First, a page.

Watching Ovechkin explain away another second round disappointment was sad. “It sucks,” he told the media in the Caps’ locker room. There really wasn’t much else to add. We’re looking at one of the greatest players to play the game in our generation. A seven-time 50-goal scorer and three-time league MVP. And yet at age 30, the electrifying Russian with the awesome personality who lets you in, may never win a Cup. He might suffer the same cruel fate as Lundqvist, who is four years older. In the ’09 second round seven-game defeat to Crosby and the Pens, Ovechkin finished with 11 goals and 10 assists totaling 21 points in 14 games. Who could ever forget how he torched the Rangers for a hat trick in that 3-1 comeback? What a player. Since, he has never scored more than five goals in any postseason.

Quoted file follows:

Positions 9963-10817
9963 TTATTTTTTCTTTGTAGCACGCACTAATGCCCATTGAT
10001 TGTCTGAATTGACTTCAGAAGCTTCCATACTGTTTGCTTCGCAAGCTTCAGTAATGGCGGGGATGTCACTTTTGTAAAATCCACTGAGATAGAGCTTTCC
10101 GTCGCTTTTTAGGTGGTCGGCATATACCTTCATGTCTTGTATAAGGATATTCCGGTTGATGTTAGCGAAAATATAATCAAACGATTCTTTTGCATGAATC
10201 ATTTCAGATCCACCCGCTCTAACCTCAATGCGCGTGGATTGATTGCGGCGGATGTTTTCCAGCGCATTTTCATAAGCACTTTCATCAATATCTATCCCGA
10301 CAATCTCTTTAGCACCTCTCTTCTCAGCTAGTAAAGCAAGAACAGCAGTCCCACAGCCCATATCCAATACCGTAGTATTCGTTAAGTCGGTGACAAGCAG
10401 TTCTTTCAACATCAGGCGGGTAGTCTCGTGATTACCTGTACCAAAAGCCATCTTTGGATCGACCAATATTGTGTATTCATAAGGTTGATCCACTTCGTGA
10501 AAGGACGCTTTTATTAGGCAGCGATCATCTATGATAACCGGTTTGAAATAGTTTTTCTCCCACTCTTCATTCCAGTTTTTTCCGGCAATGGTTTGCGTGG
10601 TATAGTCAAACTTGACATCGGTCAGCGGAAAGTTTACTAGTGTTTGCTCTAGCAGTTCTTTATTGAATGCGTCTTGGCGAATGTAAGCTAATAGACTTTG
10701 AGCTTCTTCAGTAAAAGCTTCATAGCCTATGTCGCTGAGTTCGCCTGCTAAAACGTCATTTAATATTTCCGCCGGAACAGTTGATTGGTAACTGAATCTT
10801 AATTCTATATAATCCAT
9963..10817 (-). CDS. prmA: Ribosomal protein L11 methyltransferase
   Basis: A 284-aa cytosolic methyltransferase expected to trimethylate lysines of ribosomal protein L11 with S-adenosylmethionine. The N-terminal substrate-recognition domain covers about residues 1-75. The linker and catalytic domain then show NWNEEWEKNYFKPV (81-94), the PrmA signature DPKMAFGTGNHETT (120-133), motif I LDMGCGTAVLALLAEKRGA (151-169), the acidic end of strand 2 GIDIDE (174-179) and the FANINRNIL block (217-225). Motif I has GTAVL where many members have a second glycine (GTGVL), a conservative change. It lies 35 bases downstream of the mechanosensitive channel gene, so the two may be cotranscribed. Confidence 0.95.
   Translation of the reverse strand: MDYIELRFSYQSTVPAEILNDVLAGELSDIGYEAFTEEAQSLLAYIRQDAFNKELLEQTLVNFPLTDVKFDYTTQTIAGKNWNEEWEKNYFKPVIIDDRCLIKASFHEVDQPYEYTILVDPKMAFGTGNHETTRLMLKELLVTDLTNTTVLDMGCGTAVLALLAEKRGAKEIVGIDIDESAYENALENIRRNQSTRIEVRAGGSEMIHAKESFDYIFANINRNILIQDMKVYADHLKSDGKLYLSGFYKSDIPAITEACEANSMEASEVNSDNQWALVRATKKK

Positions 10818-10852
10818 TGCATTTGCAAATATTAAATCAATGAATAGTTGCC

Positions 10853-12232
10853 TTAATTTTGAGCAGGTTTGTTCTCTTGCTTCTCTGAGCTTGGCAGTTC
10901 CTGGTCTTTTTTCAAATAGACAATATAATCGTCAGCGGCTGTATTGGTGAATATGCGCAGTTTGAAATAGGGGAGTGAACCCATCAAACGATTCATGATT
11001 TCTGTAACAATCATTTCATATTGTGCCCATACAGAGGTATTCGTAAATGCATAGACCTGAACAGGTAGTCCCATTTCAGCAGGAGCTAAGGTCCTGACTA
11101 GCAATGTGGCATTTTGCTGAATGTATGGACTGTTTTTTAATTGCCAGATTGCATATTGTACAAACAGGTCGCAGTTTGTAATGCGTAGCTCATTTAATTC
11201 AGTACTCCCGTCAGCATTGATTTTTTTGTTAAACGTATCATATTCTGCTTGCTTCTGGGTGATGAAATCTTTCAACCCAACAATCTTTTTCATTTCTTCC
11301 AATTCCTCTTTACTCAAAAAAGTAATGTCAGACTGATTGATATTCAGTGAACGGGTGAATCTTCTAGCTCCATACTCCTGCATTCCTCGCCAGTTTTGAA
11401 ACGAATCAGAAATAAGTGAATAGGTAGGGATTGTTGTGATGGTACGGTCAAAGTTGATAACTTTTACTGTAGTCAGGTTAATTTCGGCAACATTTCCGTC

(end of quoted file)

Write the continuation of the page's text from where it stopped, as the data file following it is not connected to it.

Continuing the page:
The Caps have been to the second round five times in the Ovechkin Era. They still have yet to advance to a Conference Final. A dark cloud that hangs over the state capital for a franchise that’s never won a Cup. While they are done for the summer, the Blues try to win a third game at Dallas tonight. If they do, St. Louis can make the Western Conference Final and await either Nashville or San Jose. Two other teams that have never won a Cup. The Blues haven’t either. In fact, they haven’t been back to the Stanley Cup Final since 1970 when they were swept by the Bruins with Bobby Orr scoring the memorable overtime goal while being captured in mid-air celebrating it. St. Louis appeared in three straight SCF as a expansion team.